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Observing Thermodynamic Phase Transitions Via Neutron Scattering

  1. Sep 3, 2011 #1


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    Hi, before I start this is not coursework or any work attached to my degree but part of an internship at a neutron research facility at a level appropriate for Masters students and higer, so I felt it necessary to post it here rather than the homework section (sorry if I'm mistaken). I've been given some neutron scattering (time of flight) data of a powder sample at different temperatures. I am trying to analyse and identify phase transitions, however I'm finding this a bit difficult.

    I've been able to obtain Bragg preaks for the 5 different temperatures by extracting the elastic line and plotting the intensity against the wave vector transfer (Q). I've been told that a change in peak position indicates a phase transition as this means there is a change in atomic/molecular spacings. Is this true? Or is this assumption only valid if there is a change in ratio of atomic spacings (say a/b), as changes in thermodynamic expansion should be uniform in all axies, where as a phase transition will result in a change in structure?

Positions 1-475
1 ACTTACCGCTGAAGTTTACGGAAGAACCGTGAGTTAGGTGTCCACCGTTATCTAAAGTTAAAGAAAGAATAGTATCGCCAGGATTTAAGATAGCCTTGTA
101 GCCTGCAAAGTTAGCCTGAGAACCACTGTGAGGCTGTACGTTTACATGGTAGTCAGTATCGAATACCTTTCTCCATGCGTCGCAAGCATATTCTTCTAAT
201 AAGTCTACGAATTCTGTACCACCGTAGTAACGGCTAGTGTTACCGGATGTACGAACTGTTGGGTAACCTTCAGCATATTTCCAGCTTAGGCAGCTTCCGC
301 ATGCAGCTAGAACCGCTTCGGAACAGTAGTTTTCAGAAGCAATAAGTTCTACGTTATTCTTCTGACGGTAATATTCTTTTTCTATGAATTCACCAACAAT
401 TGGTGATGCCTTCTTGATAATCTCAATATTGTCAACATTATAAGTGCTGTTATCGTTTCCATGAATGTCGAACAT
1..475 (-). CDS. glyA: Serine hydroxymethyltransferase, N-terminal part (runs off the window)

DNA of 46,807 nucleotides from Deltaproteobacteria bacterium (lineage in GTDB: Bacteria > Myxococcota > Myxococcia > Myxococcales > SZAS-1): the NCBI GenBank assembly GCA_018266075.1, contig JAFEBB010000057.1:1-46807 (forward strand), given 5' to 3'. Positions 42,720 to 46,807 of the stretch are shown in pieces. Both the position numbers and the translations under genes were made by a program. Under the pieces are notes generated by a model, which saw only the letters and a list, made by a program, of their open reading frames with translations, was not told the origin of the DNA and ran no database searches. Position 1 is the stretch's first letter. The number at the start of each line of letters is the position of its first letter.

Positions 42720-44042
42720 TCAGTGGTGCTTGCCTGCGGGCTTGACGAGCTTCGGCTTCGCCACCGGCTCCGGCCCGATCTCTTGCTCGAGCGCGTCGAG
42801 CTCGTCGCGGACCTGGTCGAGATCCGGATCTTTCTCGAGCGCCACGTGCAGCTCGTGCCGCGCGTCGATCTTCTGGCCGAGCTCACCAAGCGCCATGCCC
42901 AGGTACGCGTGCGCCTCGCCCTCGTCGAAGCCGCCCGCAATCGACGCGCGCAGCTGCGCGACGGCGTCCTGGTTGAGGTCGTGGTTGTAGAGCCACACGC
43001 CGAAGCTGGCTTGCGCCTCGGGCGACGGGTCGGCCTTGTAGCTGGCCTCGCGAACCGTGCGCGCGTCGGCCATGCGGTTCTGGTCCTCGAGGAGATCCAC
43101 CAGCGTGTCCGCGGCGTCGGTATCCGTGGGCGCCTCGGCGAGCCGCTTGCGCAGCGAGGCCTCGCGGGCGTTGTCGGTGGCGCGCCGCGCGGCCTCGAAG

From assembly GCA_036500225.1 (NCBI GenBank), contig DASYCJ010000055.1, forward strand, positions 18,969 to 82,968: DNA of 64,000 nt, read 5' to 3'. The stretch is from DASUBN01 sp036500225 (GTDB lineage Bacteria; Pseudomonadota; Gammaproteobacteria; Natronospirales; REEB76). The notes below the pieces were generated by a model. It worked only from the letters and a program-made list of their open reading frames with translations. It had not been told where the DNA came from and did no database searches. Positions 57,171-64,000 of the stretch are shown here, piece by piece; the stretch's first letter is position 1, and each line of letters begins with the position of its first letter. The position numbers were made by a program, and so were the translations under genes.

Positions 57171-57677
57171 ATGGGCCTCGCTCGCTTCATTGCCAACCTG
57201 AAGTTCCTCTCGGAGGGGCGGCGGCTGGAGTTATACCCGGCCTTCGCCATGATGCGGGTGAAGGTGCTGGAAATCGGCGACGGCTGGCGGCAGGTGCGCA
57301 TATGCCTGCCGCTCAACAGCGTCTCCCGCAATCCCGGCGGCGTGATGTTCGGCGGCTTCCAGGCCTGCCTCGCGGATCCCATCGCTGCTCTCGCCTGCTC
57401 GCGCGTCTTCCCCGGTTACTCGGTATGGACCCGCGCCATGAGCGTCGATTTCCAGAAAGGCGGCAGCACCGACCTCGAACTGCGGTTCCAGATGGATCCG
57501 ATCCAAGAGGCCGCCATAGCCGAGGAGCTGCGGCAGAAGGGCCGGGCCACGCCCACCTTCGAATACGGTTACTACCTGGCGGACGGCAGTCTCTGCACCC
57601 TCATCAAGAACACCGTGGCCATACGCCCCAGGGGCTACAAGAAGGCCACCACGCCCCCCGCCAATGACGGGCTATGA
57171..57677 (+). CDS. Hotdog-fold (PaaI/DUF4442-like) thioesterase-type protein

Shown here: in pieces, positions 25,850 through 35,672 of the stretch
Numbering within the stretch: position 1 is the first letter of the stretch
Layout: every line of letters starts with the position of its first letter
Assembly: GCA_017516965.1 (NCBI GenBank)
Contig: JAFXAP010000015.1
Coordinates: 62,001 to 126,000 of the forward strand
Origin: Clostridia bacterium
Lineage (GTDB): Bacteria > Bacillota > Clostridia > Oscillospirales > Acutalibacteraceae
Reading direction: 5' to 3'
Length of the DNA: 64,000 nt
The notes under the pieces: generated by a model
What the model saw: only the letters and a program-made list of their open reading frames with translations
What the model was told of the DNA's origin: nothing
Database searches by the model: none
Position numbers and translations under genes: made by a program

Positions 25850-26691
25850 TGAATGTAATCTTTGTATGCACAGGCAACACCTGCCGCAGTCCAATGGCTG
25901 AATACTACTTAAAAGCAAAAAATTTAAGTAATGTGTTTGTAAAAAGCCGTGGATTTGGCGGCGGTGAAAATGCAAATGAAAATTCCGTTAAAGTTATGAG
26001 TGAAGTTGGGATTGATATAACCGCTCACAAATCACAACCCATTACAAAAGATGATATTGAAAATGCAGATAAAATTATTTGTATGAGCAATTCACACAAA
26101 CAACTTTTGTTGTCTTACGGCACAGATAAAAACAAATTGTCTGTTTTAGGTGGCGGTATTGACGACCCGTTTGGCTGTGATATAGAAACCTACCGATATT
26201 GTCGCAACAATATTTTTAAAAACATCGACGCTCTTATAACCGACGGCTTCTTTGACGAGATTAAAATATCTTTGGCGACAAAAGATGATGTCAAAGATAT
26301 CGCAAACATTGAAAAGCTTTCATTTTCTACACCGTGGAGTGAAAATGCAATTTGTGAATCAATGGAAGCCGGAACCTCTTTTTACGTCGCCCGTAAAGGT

The 5 peaks I obtained (seen in PTFEpowder.jpg) all have slightly different positionings, with this I assume that I need the ratio of atomic spacing to identify a phase transtion. But out of all the peaks, the biggest shift seems to be between 300K and 270K. I happen to know that there is a transition at 303K and 297K, does this (hardly) larger shift provide any evidence of a phase transition (possibly the 297K one), or am I just getting desperate?

    To analyse this more accuratley I've calculated the atomic spacings using the following reasoning:

    Bragg's law n*(lambda) = 2*d*sin(theta)

    Q = 4*(pi)*sin(theta)/(lambda)

    combine to get : d = 2*(pi)/Q

    After plotting d against temperature I got the graph shown in dVsT.jpg. From this you can see that d steadily increases with temperature, but after 270K d evolves with temperature at a more rapid rate. Can this be used as any evidence of a phase transition? if not, is there any other signs I can look out for?

    I've also obtained the density of states at the different temperatures, but the program I'm using cannot find the phonon dispersion curves needed to calculate the specific heat of which I could use to find phase transitions.

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    Last edited: Sep 3, 2011
  2. jcsd
  3. Sep 6, 2011 #2
    I've seen people argue for phase transitions on far more subtle effects than what you've got there. ;)

    It's been a while since I last thought about neutron scattering, but generally when you see a deviation from a linear temperature dependence for some quantity you're measuring, you've got yourself a phase or dynamical transition of some sort going on in your system.

    You may want to check out the following paper:

    http://www.lehigh.edu/imi/docs_relaxation/papers/Frick_Science_1995.pdf [Broken]

    Good luck!
    Last edited by a moderator: May 5, 2017
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